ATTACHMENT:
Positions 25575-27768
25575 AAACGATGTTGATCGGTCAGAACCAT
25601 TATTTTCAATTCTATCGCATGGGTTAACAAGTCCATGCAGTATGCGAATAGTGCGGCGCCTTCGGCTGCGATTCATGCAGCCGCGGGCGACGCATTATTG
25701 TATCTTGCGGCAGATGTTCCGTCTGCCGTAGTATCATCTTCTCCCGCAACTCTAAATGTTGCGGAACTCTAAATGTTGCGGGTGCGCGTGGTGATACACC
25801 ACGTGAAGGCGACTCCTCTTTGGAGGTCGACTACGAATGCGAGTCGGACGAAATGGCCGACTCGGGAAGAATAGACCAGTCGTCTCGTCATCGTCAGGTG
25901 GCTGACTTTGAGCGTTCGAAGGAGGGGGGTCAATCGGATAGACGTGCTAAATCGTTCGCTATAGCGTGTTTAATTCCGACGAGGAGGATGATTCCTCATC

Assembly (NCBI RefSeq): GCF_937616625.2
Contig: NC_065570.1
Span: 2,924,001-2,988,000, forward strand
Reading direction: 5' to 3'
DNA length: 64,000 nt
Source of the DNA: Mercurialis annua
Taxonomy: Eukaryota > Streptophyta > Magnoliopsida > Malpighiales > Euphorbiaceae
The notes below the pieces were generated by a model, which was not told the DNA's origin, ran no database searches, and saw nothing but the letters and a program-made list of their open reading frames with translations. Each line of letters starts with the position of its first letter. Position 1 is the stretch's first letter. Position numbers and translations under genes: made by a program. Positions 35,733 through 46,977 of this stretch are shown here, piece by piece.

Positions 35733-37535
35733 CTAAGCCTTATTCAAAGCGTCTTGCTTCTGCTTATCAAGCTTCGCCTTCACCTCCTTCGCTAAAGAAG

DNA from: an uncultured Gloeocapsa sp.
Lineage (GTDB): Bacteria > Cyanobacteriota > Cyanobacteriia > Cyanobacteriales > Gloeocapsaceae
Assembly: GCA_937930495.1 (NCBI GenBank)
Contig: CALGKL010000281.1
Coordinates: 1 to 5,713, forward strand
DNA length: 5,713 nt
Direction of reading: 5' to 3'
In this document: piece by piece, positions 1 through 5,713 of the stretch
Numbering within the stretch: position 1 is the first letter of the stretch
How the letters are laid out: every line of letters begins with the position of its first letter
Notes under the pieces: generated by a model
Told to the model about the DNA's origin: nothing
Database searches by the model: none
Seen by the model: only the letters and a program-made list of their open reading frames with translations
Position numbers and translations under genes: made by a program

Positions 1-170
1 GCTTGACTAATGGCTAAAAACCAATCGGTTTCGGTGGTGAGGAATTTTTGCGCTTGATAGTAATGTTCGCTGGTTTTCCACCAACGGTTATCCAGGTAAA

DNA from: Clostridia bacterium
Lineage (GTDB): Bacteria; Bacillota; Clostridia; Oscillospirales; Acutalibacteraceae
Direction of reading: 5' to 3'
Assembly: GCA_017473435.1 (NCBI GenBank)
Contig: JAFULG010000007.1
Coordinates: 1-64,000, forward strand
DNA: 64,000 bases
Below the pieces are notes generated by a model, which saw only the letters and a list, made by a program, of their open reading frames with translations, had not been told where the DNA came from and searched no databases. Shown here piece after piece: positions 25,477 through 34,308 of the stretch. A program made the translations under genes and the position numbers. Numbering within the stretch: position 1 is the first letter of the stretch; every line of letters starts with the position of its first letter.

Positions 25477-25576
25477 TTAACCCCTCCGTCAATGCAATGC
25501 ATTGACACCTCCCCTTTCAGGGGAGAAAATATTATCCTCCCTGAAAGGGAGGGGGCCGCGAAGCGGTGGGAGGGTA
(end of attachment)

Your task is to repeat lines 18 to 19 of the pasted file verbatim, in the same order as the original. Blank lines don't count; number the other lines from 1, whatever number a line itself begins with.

Lineage (GTDB): Bacteria > Cyanobacteriota > Cyanobacteriia > Cyanobacteriales > Gloeocapsaceae
Assembly: GCA_937930495.1 (NCBI GenBank)